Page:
3.) I hope this guy didn’t die of anything smoking related.

4.) The grave of a maze maker. Could you solve it?

5.) Sleeping forever.

6.) A tree taking over an old grave.

7.) From a graveyard in Paris, France. It’s a hauntingly beautiful gravestone.

8.) A heart broken mother had this grave designed for her deceased 10-year-old daughter in 1871. While she was alive, the daughter was terrified of storms. The grave was constructed with an entrance that descends to the level of the coffin. Her mother would come and enter the tomb during storms to comfort her child.

9.) This life size girl in the glass box grave was commissioned by the girl’s mother.

10.) This is the grave of a 16-year-old girl. Her sister has this life-sized gravestone commissioned for her.

11.) Endless love, from Thailand.

The John Hancock Center in Chicago has installed a new observation platform on the 94th floor, and it’s not for the faint-hearted.

The John Hancock Center in Chicago has installed a new observation platform on the 94th floor, and it’s not for the faint-hearted.


. The John Hancock Center in Chicago has installed a new observation platform on the 94th floor, and it’s not for the faint-hearted.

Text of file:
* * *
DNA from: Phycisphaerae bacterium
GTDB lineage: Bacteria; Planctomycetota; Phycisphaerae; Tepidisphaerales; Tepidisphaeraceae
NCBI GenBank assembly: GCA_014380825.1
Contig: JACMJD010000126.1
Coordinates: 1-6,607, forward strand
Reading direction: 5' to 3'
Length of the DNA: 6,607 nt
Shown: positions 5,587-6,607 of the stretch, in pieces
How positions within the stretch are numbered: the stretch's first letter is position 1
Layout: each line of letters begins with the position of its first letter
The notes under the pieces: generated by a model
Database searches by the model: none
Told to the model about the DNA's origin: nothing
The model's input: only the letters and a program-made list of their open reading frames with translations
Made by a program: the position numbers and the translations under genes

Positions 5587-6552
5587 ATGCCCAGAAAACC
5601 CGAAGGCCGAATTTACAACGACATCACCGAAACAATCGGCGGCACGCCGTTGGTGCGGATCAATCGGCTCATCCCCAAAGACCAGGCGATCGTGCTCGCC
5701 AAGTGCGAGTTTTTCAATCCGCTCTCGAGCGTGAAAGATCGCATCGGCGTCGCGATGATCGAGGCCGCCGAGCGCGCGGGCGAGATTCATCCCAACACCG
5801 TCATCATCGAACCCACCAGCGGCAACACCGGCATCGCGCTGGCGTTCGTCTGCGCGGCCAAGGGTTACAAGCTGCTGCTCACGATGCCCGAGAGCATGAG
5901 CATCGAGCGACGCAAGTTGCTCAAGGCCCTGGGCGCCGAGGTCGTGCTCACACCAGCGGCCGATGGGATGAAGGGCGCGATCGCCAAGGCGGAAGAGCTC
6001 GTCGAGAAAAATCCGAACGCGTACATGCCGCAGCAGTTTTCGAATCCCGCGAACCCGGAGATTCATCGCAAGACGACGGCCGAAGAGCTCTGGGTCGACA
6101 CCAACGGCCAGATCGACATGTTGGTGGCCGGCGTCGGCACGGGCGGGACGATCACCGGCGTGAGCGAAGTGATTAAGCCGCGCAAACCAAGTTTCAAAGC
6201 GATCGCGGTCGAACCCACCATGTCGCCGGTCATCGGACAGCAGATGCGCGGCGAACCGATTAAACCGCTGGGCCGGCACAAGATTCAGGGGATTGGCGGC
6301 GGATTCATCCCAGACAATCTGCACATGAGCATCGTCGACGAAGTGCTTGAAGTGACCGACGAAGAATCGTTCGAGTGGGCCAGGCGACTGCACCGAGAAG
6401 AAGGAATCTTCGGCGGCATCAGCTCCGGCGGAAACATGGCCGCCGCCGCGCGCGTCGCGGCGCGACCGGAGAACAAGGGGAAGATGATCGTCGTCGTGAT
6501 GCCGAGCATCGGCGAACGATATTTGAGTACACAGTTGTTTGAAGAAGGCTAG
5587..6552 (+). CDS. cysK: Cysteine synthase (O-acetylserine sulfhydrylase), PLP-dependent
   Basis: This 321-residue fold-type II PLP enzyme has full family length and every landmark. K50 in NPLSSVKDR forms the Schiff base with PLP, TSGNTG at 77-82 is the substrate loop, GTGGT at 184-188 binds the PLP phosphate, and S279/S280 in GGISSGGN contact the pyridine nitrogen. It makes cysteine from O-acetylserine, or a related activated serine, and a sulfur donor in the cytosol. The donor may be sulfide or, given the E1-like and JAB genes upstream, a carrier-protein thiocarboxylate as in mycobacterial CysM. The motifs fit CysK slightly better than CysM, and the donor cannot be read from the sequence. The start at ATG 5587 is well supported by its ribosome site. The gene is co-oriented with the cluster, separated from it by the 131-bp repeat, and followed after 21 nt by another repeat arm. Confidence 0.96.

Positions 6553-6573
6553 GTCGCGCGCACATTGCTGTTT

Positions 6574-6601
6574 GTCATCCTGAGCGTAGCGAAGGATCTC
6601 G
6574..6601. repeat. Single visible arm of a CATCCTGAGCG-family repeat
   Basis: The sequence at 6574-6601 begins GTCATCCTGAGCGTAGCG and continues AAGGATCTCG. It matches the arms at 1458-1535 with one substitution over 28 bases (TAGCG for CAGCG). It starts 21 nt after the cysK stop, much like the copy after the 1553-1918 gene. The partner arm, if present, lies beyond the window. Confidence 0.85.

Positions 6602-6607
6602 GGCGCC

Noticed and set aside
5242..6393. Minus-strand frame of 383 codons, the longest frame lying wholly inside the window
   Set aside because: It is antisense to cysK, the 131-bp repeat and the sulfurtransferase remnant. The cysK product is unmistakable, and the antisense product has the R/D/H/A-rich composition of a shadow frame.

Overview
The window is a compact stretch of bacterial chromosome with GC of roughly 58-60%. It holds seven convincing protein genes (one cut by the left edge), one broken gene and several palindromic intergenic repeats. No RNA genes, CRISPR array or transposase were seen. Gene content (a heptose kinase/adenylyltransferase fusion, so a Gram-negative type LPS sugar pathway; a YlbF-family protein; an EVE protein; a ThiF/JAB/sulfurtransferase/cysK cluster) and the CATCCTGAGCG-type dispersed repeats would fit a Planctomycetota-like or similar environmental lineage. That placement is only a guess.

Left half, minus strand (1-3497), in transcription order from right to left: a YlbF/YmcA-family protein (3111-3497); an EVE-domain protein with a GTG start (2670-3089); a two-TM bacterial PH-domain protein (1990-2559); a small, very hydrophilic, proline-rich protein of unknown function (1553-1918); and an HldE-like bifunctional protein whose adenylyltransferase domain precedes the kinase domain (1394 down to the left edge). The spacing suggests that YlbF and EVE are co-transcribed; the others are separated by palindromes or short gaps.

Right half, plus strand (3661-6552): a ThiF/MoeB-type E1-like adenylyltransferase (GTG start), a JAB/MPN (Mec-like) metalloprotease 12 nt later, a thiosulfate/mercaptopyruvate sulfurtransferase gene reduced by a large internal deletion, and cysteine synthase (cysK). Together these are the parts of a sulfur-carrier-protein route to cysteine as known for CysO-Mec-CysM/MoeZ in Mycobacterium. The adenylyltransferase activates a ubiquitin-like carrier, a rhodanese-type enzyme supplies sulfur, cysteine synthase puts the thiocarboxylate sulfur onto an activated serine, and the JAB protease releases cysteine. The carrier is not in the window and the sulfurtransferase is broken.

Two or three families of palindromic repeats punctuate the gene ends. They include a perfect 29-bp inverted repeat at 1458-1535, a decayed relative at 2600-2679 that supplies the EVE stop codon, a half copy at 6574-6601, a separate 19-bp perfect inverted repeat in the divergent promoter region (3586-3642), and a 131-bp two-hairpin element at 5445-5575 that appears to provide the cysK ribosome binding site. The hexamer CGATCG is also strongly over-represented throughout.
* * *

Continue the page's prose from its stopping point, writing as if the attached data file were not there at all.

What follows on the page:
Chicago Tribune / Via youtube.com

2. Called TILT, the attraction uses hydraulic lifts to move the full-length windows forward at a 33-degree angle so people can get a proper bird’s eye view of the city 1,000ft below.

3. The tilting windows have metal bars on each side, which you grab hold of as the glass begins to move outwards.

4. TILT opens to the public this weekend and will cost $5 plus the admission to the observatory.

Eight people will be able to lean against the glass at one time.

5. Nichole Williamson, the general manager of 360 Chicago, the new name for the old John Hancock Observatory, said:


The movement in and out of the building is very controlled. We want it to be memorable and thrilling, but we don’t want to terrify anybody.

6. Alia Kingsbury, who visited the attraction on a school trip, told AP she was just happy she didn’t wet herself.

Chicago Tribune / Via youtube.com

Find out more about TILT here.

May 2014 will welcome the addition of the World’s Tallest Drop Ride, Zumanjaro: Drop of Doom

May 2014 will welcome the addition of the World’s Tallest Drop Ride, Zumanjaro: Drop of Doom


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Zumanjaro Drop of Doom

It’s official. Coming in 2014, Six Flags Great Adventure will introduce Zumanjaro: Drop of Doom, a brand new record-breaking drop ride feature breathtaking views, impressive heights, astonishing speeds, stomach-tightening drops, and an adrenaline rush like no other. It will be the tallest drop tower in the world, lifting riders up 415 feet in the air and rocketing back down at 90 miles per hour.